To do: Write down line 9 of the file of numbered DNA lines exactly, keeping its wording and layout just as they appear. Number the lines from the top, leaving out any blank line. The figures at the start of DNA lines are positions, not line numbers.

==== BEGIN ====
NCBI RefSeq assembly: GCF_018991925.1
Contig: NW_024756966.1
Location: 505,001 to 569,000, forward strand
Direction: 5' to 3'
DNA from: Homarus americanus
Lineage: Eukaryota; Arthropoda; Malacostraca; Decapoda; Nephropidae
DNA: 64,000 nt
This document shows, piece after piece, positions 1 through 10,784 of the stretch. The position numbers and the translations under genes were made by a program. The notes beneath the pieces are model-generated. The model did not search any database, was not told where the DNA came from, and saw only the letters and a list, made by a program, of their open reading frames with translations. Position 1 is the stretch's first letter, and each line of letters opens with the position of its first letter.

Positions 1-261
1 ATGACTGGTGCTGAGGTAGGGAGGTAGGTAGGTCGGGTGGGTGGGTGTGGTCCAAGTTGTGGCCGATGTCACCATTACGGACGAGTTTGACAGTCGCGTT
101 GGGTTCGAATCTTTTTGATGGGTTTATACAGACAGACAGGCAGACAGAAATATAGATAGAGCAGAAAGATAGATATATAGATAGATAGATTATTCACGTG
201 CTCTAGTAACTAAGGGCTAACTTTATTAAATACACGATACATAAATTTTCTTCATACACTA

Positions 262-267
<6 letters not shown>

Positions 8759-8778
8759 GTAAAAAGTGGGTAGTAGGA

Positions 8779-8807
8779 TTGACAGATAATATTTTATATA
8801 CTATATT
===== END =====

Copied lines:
Positions 1-261